Fast-moving consumer goods companies using coffee, cocoa, palm oil and soy could be hit with big compliance costs from the reporting requirements to trace precise geolocations as well as potential reorganisation of supply chains that are unable or unlikely to be compliant, according to an analyst report from Barclays.

The EU rules are expected to become stricter over time. A review on expanding them is scheduled in two years and some policy makers are pushing to have corn added to the list of commodities covered and for the financial sector to be regulated under the rules.

In the U.S., Democrats in Congress are pushing for similar legislation called the Forest Act. Sen. Brian Schatz, a Hawaii Democrat who is spearheading the effort, said the U.S. needs to follow the EU in enacting deforestation regulations on trade.

“If we do nothing, the U.S. market will become a dumping ground for commodities that can no longer make their way into Europe,” he said. “While companies talk a big game on preventing deforestation, we can no longer allow them to police themselves.”



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The Great Wealth Transfer: How rich millennials will invest the billions coming their way

The younger generation will bring a different mindset to how and where their newfound wealth is invested

By Bronwyn Allen
Fri, Mar 1, 2024 2 min

There is an enormous global wealth transfer in its beginning stages, whereby one of the largest generations in history – the baby boomers – will pass on their wealth to their millennial children. Knight Frank’s global research report, The Wealth Report 2024, estimates the wealth transfer set to take place over the next two decades in the United States alone will amount to US$90 trillion.

But it’s not just the size of the wealth transfer that is significant. It will also deliver billions of dollars in private capital into the hands of investors with a very different mindset.

Seismic change

Wealth managers say the young and rich have a higher social and environmental consciousness than older generations. After growing up in a world where economic inequality is rife and climate change has caused massive environmental damage, they are seeing their inherited wealth as a means of doing good.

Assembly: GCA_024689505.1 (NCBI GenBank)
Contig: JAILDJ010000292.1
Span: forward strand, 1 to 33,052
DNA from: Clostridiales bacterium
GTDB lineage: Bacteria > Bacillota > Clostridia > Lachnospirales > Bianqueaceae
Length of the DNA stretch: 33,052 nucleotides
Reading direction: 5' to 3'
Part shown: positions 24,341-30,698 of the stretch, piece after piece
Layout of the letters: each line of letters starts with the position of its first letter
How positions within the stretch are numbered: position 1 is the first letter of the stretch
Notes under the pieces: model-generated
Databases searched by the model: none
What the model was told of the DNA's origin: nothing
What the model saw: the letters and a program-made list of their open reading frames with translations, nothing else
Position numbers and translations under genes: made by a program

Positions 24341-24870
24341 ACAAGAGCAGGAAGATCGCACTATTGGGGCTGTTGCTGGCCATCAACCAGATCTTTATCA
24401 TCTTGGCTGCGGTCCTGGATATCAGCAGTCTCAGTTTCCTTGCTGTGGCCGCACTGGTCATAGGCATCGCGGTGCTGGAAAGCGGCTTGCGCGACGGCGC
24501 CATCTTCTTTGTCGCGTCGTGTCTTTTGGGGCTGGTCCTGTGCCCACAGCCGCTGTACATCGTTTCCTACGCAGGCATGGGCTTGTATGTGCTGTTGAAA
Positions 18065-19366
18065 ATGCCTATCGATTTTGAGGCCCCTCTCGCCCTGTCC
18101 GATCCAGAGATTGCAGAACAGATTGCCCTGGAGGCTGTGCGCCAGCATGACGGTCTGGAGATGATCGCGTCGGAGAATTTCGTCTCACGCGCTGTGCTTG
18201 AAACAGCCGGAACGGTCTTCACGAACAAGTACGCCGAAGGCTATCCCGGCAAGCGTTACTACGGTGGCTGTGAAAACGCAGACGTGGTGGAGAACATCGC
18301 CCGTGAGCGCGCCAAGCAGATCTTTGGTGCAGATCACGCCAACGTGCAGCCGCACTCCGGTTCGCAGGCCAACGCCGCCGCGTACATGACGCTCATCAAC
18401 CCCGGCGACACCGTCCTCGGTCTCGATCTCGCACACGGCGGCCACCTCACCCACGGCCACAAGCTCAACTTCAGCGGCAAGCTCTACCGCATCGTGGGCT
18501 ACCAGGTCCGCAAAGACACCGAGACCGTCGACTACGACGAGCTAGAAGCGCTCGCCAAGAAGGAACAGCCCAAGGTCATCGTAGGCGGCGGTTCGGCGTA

Ben Whattam, co-founder of the Modern Affluence Exchange, describes it as a “seismic change”.

“Since World War II, Western economies have been driven by an overt focus on economic prosperity,” he says. “This has come at the expense of environmental prosperity and has arguably imposed social costs. The next generation is poised to inherit huge sums, and all the research we have commissioned confirms that they value societal and environmental wellbeing alongside economic gain and are unlikely to continue the relentless pursuit of growth at all costs.”

Investing with purpose

Mr Whattam said 66% of millennials wanted to invest with a purpose compared to 49% of Gen Xers. “Climate change is the number one concern for Gen Z and whether they’re rich or just affluent, they see it as their generational responsibility to fix what has been broken by their elders.”

Mike Pickett, director of Cazenove Capital, said millennial investors were less inclined to let a wealth manager make all the decisions.

“Overall, … there is a sense of the next generation wanting to be involved and engaged in the process of how their wealth is managed – for a firm to invest their money with them instead of for them,” he said.

Mr Pickett said another significant difference between millennials and older clients was their view on residential property investment. While property has generated immense wealth for baby boomers, particularly in Australia, younger investors did not necessarily see it as the best path.

“In particular, the low interest rate environment and impressive growth in house prices of the past 15 years is unlikely to be repeated in the next 15,” he said. “I also think there is some evidence that Gen Z may be happier to rent property or lease assets such as cars, and to adopt subscription-led lifestyles.”

Impact investing is a rising trend around the world, with more young entrepreneurs and activist investors proactively campaigning for change in the older companies they are invested in. Millennials are taking note of Gen X examples of entrepreneurs trying to force change. In 2022,  Australian billionaire tech mogul and major AGL shareholder, Mike Cannon-Brookes tried to buy the company so he could shut down its coal operations and turn it into a renewable energy giant. He described his takeover bid as “the world’s biggest decarbonisation project”.